Kilic, who comes from a religious background, was once viewed as a powerful ally of the ruling AKP, which has its roots in political Islam, in the Constitutional Court. He is widely seen as the man that saved the AKP from being closed down in 2008 when the court rejected by the narrowest of margins the charge that the party threatened the secular state. In the past few weeks, however, the court has inflicted a series of legal defeats on the government, including overturning a ban on Twitter.
The prime minister, his famed acute political antenna sensing danger, launched an attack on both the court and Kilic: "Everyone should know the limits of their authority." Erdogan bellowed to his supporters at an Istanbul rally, "If they want to do politics, they should do it after taking off their judge's robes."
Kilic has refused to comment on speculation about a presidential bid, but has dismissed Erdogan's criticism of the court, as "emotional".
Kurds hold the balance of power
But with Turkey effectively divided into two more or less equal electoral blocks, August's presidential election is expected to be close. "Kurdish voters are the swing vote. They will more or less determine which candidate will get the presidency," writes columnist Aydintasbas, "I suspect that they might come around and support Erdogan if they are given assurances about the peace process. I don't see why they wouldn't."
Three years ago, Erdogan initiated a peace process to end a decades' long conflict with the Kurdish rebel group PKK. While it has made little tangible progress, in a declaration read out at last month's Kurdish New Year celebrations, PKK leader Abdullah Ocalan, who is languishing in a Turkish jail, renewed his support for the process. Together, the pro-Kurdish BDP and HDP, which is widely believed to have close links to the PKK, have the support of around 6 per cent of the electorate. Many analysts suggest that this would be enough to hand victory to Erdogan.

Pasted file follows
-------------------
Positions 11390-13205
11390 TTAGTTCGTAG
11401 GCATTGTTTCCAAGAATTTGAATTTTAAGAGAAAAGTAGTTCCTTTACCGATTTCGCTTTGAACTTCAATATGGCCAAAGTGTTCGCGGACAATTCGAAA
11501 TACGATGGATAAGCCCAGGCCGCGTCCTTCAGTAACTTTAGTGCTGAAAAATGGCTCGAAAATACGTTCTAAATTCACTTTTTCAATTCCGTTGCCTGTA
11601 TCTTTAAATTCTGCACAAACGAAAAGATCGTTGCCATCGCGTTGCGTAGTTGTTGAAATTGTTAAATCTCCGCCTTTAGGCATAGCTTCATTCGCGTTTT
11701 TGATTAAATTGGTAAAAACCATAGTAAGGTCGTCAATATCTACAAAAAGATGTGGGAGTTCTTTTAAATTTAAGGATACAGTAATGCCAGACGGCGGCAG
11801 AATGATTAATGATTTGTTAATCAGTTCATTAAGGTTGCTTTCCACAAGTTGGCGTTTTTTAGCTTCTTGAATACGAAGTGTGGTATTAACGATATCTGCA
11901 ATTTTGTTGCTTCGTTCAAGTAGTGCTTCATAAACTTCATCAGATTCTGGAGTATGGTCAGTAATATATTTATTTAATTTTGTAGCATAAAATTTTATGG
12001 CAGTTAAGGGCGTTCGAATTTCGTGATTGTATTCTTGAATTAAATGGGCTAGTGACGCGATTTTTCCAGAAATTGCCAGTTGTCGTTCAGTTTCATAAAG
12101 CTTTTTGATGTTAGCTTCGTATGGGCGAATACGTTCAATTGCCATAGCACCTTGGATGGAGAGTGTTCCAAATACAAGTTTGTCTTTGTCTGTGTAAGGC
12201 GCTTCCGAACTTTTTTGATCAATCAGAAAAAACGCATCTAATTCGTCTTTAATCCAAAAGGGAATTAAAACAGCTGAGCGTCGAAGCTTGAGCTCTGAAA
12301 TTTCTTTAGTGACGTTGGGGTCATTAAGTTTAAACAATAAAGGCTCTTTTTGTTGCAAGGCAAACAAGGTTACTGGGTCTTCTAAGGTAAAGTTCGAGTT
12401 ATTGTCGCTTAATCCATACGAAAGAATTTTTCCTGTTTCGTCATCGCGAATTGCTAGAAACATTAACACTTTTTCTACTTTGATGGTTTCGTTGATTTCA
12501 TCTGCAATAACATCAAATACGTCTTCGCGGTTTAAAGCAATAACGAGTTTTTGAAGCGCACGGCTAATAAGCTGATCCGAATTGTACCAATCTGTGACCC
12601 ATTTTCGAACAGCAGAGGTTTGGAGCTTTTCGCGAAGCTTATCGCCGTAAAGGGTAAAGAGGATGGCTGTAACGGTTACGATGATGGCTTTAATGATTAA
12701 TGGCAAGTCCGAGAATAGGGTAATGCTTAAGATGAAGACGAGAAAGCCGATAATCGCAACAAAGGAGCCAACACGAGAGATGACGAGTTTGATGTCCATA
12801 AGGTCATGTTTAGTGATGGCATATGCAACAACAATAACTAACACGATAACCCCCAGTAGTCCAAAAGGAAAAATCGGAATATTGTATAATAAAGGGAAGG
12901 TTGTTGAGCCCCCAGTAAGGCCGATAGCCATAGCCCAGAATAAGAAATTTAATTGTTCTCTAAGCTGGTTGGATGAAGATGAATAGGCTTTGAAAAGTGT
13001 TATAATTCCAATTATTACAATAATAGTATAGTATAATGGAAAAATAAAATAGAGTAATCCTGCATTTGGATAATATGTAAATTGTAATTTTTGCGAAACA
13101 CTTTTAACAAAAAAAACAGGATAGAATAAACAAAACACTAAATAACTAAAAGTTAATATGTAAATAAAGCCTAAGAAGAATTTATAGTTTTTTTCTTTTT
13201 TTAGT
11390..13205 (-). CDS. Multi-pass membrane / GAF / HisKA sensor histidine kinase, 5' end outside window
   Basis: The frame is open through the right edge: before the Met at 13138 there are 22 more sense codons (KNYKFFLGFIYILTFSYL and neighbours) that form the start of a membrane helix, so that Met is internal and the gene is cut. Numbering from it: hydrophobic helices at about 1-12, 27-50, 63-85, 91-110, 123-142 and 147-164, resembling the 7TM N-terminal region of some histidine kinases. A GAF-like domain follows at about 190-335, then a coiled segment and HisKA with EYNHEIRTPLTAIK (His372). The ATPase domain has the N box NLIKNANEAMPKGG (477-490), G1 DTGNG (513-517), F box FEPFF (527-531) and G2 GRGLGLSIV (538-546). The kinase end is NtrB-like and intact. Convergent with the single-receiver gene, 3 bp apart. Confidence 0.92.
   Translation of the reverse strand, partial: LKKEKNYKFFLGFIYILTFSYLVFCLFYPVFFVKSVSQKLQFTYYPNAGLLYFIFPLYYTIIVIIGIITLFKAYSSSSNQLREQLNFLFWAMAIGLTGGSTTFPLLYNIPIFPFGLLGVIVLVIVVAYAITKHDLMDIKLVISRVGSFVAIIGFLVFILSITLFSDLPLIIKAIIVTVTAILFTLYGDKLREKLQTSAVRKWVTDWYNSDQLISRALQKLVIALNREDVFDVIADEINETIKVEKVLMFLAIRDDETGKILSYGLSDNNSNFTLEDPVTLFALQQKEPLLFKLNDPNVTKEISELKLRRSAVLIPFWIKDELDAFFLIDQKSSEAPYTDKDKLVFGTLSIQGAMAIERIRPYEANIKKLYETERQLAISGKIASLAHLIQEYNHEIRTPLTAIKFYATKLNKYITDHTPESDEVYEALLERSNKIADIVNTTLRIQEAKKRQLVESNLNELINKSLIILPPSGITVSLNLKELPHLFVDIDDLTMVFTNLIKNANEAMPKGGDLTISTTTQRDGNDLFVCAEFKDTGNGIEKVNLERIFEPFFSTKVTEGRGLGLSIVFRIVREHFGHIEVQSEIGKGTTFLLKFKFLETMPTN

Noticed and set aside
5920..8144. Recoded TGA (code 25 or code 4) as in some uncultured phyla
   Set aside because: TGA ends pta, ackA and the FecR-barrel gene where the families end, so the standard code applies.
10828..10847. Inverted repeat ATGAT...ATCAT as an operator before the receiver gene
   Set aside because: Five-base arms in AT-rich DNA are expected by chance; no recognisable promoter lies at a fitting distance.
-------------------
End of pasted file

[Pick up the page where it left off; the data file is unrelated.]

However, political scientist Nuray Mert of Istanbul University feels that such an alliance would be controversial: "First of all, it's a contradiction in terms: granting Kurds rights and freedoms, while at the same time curbing rights and freedoms for the rest of the society. And it will be problematic among Kurds themselves in the near future."
The leaders of the BDP and HDP have been careful to neither confirm nor deny any potential alliance. But any public support for the prime minister poses a problem in itself. "In order to get the backing of the Kurds, Erdogan must deliver on their Kurdish demands. If he did so, he would risk losing the Turkish nationalist vote, which is an important component of Erdogan's traditional support." points out Sinan Ulgen, a visiting scholar from Carnegie Europe, "But this is the same challenge for the opposition candidate".
In two decades, Erdogan has not lost an election, a record that makes him without equal in Turkish politics. But he is also arguably the country's most divisive political leader, which means that if, as expected, he does run for president, it could well turn out to be his toughest challenge yet. "Fasten your seat belts, it's going to get tenser, it's going to get more polarised and it's going to be more brutal," warns Soli Ozel of Kadir Has University.
© Qantara.de 2014
Editor: Aingeal Flanagan/Qantara.de